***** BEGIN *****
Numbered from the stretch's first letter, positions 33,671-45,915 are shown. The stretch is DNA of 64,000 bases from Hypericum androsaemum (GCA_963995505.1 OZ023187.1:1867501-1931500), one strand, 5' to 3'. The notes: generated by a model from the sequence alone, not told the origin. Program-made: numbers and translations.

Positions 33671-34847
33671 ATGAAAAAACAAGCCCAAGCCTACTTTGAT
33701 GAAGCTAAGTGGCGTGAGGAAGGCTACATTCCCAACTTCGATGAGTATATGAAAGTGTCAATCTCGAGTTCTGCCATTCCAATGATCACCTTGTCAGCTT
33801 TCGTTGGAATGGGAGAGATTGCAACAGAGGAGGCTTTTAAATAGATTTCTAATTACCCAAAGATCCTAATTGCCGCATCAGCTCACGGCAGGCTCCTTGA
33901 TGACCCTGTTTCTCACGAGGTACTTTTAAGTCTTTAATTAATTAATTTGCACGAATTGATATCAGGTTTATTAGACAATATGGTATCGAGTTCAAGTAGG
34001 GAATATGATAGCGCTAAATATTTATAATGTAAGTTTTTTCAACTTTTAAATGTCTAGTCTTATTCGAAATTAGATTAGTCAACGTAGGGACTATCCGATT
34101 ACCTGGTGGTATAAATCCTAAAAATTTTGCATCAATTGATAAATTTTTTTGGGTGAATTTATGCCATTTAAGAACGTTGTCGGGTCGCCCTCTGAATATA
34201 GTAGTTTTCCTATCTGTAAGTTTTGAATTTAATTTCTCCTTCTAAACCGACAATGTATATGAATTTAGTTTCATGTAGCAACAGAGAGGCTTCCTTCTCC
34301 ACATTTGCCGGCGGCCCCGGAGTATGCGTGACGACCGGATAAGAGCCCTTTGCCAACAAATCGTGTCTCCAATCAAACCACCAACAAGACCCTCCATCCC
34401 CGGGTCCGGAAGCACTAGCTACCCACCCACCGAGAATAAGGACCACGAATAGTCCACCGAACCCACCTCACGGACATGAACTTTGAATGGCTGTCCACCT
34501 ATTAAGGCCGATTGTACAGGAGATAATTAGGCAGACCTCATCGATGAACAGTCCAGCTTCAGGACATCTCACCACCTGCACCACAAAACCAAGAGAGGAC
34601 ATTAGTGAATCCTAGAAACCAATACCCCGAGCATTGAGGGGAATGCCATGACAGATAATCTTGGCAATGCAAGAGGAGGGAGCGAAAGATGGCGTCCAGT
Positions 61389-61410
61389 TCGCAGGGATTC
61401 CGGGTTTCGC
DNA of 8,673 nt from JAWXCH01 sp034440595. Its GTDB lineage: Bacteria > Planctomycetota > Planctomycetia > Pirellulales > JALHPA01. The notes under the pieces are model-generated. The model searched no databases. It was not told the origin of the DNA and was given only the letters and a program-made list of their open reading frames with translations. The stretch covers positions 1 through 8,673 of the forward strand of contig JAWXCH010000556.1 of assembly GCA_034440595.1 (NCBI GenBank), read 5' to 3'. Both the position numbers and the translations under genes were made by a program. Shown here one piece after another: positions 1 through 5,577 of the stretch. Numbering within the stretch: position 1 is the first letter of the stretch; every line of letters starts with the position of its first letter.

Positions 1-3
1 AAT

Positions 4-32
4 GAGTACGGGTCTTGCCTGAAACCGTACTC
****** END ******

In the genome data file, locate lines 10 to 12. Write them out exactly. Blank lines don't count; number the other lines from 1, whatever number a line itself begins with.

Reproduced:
34301 ACATTTGCCGGCGGCCCCGGAGTATGCGTGACGACCGGATAAGAGCCCTTTGCCAACAAATCGTGTCTCCAATCAAACCACCAACAAGACCCTCCATCCC
34401 CGGGTCCGGAAGCACTAGCTACCCACCCACCGAGAATAAGGACCACGAATAGTCCACCGAACCCACCTCACGGACATGAACTTTGAATGGCTGTCCACCT
34501 ATTAAGGCCGATTGTACAGGAGATAATTAGGCAGACCTCATCGATGAACAGTCCAGCTTCAGGACATCTCACCACCTGCACCACAAAACCAAGAGAGGAC